4:15 pm - 6:00 pm
Location: John Hope Franklin Center Room 240
Join the Center for European Studies for a seminar presented by Christina von Braun.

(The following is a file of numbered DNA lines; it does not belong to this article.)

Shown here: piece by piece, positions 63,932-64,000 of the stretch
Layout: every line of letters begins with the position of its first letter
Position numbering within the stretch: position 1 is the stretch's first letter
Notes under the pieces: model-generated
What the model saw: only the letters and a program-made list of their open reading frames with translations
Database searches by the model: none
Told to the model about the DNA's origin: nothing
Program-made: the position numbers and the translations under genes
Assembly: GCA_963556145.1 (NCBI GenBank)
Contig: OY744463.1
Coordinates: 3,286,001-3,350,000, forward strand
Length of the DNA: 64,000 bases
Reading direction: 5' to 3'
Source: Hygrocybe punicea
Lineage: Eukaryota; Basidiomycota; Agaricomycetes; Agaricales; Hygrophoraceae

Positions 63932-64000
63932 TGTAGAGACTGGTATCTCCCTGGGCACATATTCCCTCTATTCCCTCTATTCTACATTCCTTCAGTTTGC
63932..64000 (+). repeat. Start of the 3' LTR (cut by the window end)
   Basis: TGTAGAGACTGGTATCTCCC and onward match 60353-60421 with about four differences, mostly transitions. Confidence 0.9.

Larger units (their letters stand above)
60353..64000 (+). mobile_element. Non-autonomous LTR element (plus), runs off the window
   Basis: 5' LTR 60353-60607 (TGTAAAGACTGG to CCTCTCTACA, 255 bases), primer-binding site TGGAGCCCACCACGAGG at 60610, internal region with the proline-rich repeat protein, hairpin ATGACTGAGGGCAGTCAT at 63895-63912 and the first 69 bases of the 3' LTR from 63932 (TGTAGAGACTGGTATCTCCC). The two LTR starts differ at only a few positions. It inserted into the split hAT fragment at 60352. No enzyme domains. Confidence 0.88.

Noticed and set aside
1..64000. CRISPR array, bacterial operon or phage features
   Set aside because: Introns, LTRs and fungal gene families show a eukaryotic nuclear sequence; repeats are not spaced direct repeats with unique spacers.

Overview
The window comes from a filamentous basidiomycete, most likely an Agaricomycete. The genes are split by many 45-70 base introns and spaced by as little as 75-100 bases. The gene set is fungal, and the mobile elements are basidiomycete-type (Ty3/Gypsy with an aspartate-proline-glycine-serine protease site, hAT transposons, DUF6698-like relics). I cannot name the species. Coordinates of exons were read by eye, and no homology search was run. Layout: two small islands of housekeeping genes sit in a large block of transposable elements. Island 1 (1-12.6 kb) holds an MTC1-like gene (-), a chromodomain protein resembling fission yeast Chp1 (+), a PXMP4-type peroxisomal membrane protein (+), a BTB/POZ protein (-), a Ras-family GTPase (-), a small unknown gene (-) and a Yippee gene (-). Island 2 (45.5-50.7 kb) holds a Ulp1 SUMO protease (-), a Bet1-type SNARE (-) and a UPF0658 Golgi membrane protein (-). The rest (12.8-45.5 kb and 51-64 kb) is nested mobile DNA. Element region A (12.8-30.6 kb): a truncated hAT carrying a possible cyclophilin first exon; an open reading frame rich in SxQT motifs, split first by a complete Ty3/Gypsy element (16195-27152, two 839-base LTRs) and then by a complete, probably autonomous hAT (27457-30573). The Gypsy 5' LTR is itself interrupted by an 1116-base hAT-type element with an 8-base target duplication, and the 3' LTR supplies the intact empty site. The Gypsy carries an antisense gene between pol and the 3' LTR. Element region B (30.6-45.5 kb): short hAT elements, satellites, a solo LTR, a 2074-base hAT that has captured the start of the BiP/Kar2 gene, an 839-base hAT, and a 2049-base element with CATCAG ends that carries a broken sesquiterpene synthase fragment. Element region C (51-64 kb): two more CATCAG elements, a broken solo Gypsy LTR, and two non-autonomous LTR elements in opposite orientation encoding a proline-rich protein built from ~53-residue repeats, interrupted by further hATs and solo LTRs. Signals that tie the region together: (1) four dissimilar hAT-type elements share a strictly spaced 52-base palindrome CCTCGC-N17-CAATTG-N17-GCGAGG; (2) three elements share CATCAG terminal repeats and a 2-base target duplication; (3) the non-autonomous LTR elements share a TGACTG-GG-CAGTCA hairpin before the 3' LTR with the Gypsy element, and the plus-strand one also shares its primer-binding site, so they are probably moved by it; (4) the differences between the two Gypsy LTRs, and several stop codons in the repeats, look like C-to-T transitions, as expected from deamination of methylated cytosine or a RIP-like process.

Usually, fundamentalism is considered a phenomenon of religion, and indeed it is mostly so. Yet, taking a closer look at the characteristics of fundamentalism it becomes apparent that this can hardly be the case. A common trait of all forms of religious fundamentalism – be they Jewish, Christian or Islamic – is a deep set belief in the ‘truth’ of the Holy texts. This characteristic described as ‘literalism’ takes the text as describing historical truth, rather than being understood as an allegory for religious beliefs and their historical development. With the age of Enlightenment ‘literalism’ begins to the belief in the absolute truth of science. And yet, Enlightenment was a way of thinking that developed within Christian culture and traditions and carries many of its religious heritages into the secular world. Moreover, the history of literalism is more deeply rooted in Christian thought, based on a full (vocalized) alphabet, than it is in the other two ‘Religions of the Book’ where the Holy texts are written in consonant alphabets. The talk will focus on the influence enlightened ‘literarism’ had on fundamentalist movements in the three monotheistic religions.